The Mad King

By Edgar Rice Burroughs

Page 180

shout rose from the Luthanian ranks--an answering groan
from the throats of the Austrians. Hemmed in between the two lines
of allies, the Austrians were helpless. Their artillery was
captured, retreat cut off. There was but a single alternative to
massacre--the white flag.

A few regiments between Lustadt and Blentz, but nearer the latter
town, escaped back into Austria, the balance Barney arranged with
the Serbian minister to have taken back to Serbia as prisoners of
war. The Luthanian army corps that the American had promised the
Serbs was to be utilized along the Austrian frontier to prevent the
passage of Austrian troops into Serbia through Lutha.

The return to Lustadt after the battle was made through cheering
troops and along streets choked with joy-mad citizenry. The name of
the soldier-king was upon every tongue. Men went wild with
enthusiasm as the tall figure rode slowly through the crowd toward
the palace.

Von der Tann, grim and martial, found his lids damp with the
moisture of a great happiness. Even now with all the proofs of
reality about him, it seemed impossible that this scene could be
aught but the ephemeral vapors of a dream--that Leopold of Lutha,
the coward, the craven, could have become in a single day the heroic
figure that had loomed so large upon the battlefield of Lustadt--the
simple, modest gentleman who received the plaudits of his subjects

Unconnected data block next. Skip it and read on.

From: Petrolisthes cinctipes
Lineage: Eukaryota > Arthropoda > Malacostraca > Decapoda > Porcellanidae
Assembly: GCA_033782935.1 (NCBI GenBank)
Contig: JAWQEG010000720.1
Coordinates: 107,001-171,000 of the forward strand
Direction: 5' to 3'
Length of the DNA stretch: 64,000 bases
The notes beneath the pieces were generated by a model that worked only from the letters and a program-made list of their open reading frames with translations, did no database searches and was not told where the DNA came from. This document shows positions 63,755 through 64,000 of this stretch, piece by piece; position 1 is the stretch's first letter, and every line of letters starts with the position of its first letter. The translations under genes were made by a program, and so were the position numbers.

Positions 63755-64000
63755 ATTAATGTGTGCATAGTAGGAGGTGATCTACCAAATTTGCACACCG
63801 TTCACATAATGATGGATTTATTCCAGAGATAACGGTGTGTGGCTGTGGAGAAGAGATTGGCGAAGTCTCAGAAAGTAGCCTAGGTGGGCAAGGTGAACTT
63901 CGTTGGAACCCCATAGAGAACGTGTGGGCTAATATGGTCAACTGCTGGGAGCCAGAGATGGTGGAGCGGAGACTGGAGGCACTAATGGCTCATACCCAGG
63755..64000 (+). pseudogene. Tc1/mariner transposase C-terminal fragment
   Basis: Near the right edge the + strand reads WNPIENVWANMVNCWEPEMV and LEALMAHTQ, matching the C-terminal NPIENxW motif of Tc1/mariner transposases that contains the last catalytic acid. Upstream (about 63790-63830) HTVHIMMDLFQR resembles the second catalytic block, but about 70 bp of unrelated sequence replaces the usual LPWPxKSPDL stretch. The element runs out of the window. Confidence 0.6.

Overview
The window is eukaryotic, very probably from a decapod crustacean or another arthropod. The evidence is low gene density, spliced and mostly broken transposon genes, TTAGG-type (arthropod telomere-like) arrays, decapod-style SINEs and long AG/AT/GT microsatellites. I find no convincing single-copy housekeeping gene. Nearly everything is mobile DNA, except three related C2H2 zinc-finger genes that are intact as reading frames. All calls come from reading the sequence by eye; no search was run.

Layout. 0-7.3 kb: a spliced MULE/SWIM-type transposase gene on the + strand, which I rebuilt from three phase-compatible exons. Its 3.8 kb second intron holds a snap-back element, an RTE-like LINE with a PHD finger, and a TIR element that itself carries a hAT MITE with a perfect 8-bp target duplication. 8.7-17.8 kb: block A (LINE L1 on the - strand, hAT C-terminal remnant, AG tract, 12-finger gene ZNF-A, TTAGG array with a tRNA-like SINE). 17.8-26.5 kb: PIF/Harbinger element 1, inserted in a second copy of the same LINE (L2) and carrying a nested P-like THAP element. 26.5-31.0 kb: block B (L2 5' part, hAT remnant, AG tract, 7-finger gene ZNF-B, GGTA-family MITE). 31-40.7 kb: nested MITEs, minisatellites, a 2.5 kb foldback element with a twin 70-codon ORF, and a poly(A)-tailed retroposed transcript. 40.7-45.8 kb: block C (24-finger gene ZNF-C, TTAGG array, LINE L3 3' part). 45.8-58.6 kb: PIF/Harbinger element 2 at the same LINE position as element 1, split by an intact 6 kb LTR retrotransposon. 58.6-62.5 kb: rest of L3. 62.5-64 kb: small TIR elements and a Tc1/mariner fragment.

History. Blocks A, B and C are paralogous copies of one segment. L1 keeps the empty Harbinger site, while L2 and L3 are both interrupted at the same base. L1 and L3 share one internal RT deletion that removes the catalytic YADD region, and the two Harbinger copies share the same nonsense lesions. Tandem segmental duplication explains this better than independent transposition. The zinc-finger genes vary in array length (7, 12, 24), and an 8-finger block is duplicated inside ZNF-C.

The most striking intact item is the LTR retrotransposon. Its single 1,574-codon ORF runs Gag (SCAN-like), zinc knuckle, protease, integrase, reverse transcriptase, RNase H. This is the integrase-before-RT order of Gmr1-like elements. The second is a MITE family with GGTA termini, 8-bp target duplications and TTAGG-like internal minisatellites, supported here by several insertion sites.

with bowed head and humble mien.

As Barney Custer rode up Margaretha Street toward the royal palace
of the kings of Lutha, a dust-covered horseman in the uniform of an
officer of the Horse Guards entered Lustadt from the south. It was
the young aide of Prince von der Tann's staff, who had been sent to
Blentz nearly a week earlier with a message for the king, and who
had been captured and held by the Austrians.

During the battle before Lustadt all the Austrian troops had been
withdrawn from Blentz and hurried to the front. It was then that the
aide had been transferred to the castle, from which he had escaped
early that morning. To reach Lustadt he had been compelled to circle
the Austrian position, coming to Lustadt from the south.

Once within the city he rode straight to the palace, flung himself
from his jaded mount, and entered the left wing of the building--the
wing in which the private apartments of the chancellor were located.

Here he inquired for the Princess Emma, learning with evident relief
that she was there. A moment later, white with dust, his face
streamed with sweat, he was ushered into her presence.

"Your highness," he blurted, "the king's commands have

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